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Nico Cirasola – Critical Notes

Nico Cirasola – Critical Notes

Nico Cirasola – Critical Notes

Nico Cirasola was a figure truly endowed with a mythical aura all of his own, only fitting for how he left us with that same lightning-fast surprise as he had always appeared here and there (Da do da …) wherever cinema was involved. He reflected something that disappeared from the depths of that continuous, unwavering operational practice, undeterred by the limits of reality, in which he was relentlessly driven by a frenzy of carpe diem of practicing cinema (cinema, of course; always and only cinema). However, all this did not deny the sweet slowness of time, characteristic to our South where he was well-steeped in.

His was a mechanism that operated between naiveté and cunningness, between the sincerity of inspiration and the ingenuity of making sense out of reality. It was always a vague sense, far from the conceptual framework and volumes of proper political commitment. The latter along with activism, he had experienced from an early age, something that remained active within and out his inner being, even in his disillusioned detachment in his later years. He was seen winning over the audience at the most institutional conferences, where rules, designs and negotiations were laid out and he would spar with a precise knowledge all the hypocrisies of the cultural industry. He engaged with an irony and extraordinary comic verve that turned every chat, every dinner with him into a storytelling experience.

He possessed a true and sincere generosity that poured out especially onto the young people who, like him, dreamed of cinema and pursued it. He became a dispenser of a wisdom made up of tricks and ways of accessing a system that tended to slam doors in their faces, as he well knew. A Cinephile of doing and remembering, Nico Cirasola was a true homme cinéma: a collector, organizer, projectionist, operator, director, actor, narrator … a great storyteller of himself. And when it came to filmmaking: he was without means and without compromise in following his inspiration, yet always poised on the edge of production compromises that he had to navigate with unparalleled ingenuity, especially in the early part of his career. In that phase, as a pure and simple filmmaker, he created a mythopoetic reality that literally combined the high with the low, the past with the present, dream with reality and fable with news.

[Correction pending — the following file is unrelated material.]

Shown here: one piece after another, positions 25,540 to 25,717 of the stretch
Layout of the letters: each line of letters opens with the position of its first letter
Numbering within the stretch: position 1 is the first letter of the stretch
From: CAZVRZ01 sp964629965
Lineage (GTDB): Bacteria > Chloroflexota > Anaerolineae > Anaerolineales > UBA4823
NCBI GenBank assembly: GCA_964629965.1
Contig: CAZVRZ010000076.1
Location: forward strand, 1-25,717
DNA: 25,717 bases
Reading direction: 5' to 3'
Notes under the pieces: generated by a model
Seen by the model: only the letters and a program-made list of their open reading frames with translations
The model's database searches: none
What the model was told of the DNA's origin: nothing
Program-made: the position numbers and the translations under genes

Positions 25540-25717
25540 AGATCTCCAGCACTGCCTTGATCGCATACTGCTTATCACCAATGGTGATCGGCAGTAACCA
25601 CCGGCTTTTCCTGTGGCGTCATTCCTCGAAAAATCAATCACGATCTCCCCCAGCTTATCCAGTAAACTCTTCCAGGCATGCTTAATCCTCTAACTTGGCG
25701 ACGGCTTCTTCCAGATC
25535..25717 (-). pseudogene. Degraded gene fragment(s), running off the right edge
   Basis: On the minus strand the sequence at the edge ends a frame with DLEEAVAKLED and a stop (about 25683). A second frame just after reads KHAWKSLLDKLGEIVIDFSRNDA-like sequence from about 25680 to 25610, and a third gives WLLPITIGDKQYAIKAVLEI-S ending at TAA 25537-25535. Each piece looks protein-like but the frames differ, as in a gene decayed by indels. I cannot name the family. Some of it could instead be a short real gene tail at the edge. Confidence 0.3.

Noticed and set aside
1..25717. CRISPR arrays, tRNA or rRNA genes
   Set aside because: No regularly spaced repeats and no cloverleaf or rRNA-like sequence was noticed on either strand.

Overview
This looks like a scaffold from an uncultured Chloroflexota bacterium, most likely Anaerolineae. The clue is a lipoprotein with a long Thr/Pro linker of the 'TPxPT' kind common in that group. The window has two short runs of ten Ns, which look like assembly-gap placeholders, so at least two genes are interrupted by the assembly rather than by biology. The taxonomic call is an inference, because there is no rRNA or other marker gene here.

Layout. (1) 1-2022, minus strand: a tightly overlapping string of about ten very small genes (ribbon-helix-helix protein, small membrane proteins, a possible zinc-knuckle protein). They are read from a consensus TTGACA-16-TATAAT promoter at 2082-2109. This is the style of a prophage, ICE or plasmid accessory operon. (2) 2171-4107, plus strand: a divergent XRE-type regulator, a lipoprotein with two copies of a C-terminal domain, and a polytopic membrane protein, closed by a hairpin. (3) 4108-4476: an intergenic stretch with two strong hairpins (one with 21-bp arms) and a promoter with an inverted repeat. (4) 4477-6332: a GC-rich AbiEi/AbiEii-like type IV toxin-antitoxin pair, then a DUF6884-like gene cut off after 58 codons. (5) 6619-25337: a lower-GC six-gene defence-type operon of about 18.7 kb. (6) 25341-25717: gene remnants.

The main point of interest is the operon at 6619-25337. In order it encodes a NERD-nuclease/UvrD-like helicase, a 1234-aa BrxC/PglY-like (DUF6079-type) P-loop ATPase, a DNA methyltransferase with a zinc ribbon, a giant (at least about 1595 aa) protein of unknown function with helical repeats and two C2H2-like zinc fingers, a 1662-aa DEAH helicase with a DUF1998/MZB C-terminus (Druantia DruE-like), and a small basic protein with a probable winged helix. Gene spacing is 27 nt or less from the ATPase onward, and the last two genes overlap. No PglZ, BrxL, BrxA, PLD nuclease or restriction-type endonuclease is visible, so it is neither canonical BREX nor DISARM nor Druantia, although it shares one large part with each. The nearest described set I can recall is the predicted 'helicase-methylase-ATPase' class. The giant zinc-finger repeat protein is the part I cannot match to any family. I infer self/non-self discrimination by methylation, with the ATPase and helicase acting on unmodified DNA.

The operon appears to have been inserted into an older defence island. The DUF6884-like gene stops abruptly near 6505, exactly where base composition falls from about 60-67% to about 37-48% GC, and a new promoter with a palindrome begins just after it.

The dreaming poet of Odore di pioggia (1989), his first film co-written with the working poet Tommaso Di Ciaula (whose Tuta blu he had shot in Super8, but never managed to complete it), is the emblem of the antihero who germinates in the abstract brightness of a southern spirit. The ancient gods of Olympus who descended on Bari and fell in love with New York’s Statue of Liberty in Da do da (1994), is a magnificent and bewildering film that, obviously was rejected by the traditional Venice Film Festival, overseen by Rondi and Pontecorvo. Despite this, Cirasola brought it to the Lido with midnight screenings of other discarded authors such as Zangardi and Eronico, an autarkic “Salon des refusés.” The reverse emigration of Albània Blues (2000), which dematerialized the border views of various Vlora landings in Puglia into the Albanian escape of a television technician in search of peace. Following was the epic of the Levantine mercantile bourgeoisie, which in Bell’epoker (2005) relives the operatic dreams of Bari’s belle époque, gone up in smoke in the Petruzzelli fire, in a somewhat ironic and dreamy reenactment.

And then the glocal epic of the documentary Focaccia Blues (2009), which reconstructs the victory of a small Bari bakery over the neighborhood McDonald’s, eventually forced to close due to lack of profits; and in Rudy Valentino (2017) the reconstruction of a possible return to the star’s native Castellaneta: both remain his two most productively structured films, in which his bizarre inspiration brooded under a more orderly and regular form.


Massimo Causo